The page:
Physical Properties and Application Mode of the Echo Contrast Agent
In all examinations, 4 g of a galactose-based microbubble suspension (Levovist, Schering AG) in a concentration of 400 mg/mL was injected into a venous access with a standardized size (18 to 20 gauge) and localization (antecubital vein) by means of an US power injector (Medrad Inc) at a rate of 8 mL/s. Levovist consists of air bubbles surrounded by a galactose shell and stabilized by palmitic acid. Mean particle size is 2.0 to 4.5 μm; 97% of the microbubbles are <10 μm.
Evaluation of Quantitative Parameters
Regional cerebral echo contrast enhancement was quantified using time-intensity curves (TIC). Peak intensities (PIs), time to peak intensities (TPIs), and peak widths (PW, or the width of the TIC at a 90% value of the PI) were calculated from a model function that was fitted to the measured curve in at least mean square sense. The model function has been described earlier.13 Unlike filter approaches, it does not disregard any of the information in the measurements but incorporates knowledge on the expected signal. Quantitative data were calculated for the following manually placed regions of interest (ROIs): in the ipsilateral hemisphere, posterior parts of the thalamus (ROIa), anterior parts of the thalamus (ROIb), lentiform nucleus (ROIc), white matter (ROId), and MCA (M2 segment; ROIe) (see Figure 1). Finally, parameter images for TPI, PI, and PW were formed by dividing each image within a series into 1×1-mm regions. Extracted data from corresponding regions were displayed in a color-coded parameter image for each individual. Mean values and SD of TPI, PI, and PW were calculated.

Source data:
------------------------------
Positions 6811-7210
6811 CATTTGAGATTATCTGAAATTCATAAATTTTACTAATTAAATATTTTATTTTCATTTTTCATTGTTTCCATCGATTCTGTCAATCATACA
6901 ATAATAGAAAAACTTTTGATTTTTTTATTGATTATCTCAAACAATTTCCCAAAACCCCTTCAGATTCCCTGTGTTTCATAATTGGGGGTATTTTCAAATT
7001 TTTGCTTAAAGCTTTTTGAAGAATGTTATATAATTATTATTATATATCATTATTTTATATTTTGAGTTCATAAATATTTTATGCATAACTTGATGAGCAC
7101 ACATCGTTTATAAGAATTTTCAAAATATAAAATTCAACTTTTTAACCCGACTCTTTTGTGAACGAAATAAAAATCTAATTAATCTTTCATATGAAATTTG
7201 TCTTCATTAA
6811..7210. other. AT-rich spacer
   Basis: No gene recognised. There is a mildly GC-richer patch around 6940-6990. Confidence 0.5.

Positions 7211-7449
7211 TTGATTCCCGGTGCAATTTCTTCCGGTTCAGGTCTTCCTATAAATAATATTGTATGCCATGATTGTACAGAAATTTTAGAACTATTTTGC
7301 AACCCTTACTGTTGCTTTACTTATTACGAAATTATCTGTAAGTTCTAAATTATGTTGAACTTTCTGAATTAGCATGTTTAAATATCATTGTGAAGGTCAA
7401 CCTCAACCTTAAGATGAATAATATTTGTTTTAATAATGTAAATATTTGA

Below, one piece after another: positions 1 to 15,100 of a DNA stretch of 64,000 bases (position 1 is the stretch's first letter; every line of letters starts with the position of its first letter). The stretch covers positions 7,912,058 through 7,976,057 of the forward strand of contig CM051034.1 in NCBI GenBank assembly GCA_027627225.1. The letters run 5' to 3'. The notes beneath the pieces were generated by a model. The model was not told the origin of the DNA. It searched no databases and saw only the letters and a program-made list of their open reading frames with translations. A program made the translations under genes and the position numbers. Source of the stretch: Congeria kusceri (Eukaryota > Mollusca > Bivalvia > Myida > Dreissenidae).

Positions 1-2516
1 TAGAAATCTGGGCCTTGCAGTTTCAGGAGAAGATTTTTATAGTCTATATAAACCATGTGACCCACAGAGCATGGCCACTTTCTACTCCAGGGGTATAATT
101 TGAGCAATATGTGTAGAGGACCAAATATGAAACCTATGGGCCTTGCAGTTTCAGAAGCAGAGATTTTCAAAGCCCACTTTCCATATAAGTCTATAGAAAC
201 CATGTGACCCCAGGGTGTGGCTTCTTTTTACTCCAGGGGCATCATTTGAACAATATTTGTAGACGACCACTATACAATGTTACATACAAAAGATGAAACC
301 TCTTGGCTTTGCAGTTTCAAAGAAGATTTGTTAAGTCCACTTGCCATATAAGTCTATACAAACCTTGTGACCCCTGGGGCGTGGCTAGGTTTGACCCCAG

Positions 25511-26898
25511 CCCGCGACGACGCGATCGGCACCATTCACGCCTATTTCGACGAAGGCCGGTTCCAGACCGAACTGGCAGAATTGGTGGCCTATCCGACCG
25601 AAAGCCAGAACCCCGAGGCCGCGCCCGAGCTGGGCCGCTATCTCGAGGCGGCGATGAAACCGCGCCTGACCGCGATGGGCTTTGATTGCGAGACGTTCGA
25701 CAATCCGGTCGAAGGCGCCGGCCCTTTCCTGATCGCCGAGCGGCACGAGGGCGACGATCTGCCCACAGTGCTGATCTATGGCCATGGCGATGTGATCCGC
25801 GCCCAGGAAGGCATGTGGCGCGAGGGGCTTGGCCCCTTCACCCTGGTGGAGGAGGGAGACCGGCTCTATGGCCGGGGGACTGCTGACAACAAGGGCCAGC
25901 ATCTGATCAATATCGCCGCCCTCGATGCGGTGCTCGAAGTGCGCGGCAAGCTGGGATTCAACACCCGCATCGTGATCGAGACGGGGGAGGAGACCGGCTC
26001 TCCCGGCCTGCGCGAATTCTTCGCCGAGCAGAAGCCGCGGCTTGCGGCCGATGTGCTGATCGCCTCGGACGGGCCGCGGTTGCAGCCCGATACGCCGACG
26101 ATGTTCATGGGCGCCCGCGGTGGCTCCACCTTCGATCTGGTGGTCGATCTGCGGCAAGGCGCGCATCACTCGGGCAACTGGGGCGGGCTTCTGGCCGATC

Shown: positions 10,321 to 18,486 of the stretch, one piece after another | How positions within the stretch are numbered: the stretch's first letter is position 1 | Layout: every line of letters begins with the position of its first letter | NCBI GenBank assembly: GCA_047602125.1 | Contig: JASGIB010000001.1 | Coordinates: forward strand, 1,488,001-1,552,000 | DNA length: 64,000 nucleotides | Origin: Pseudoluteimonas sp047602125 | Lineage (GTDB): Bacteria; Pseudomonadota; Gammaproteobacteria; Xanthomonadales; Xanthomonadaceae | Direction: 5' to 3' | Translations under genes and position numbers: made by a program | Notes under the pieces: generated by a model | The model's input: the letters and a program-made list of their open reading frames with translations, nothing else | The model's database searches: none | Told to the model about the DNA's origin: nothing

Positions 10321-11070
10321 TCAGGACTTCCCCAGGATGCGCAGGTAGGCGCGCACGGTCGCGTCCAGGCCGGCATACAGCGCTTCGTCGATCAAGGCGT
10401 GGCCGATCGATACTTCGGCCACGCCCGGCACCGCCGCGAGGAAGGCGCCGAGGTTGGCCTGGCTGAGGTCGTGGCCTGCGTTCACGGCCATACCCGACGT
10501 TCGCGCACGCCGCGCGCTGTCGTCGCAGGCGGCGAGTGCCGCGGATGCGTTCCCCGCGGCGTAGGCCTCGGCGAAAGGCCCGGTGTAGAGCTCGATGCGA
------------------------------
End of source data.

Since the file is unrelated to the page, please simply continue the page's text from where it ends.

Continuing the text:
Dynamic susceptibility contrast MRI, ie, p-MRI, based on the acquisition of the signal time course after bolus administration of contrast medium was performed on a 1.5-T whole-body Magnetom Symphony Quantum (Siemens AG) scanner equipped with a gradient overdrive using the standard head coil. After conventional T1- and T2-weighted imaging, a gradient-echo echoplanar imaging sequence (echo time, 45 ms; repetition time, 1500 ms; slice thickness, 6 mm; field of view, 250 mm; acquisition matrix, 128×128) was chosen for perfusion imaging. Then, 0.2 mmol Gd-DTPA/kg body weight was injected through an 18-gauge venous access into an antecubital vein by means of a MRI power injector (Medrad Inc) at a rate of 10 mL/s. Data aquisition (acquisition time, 75 seconds) of the 50 images for each of the 9 slices (image frequency, 0.67 Hz) started simultaneously with the contrast injection.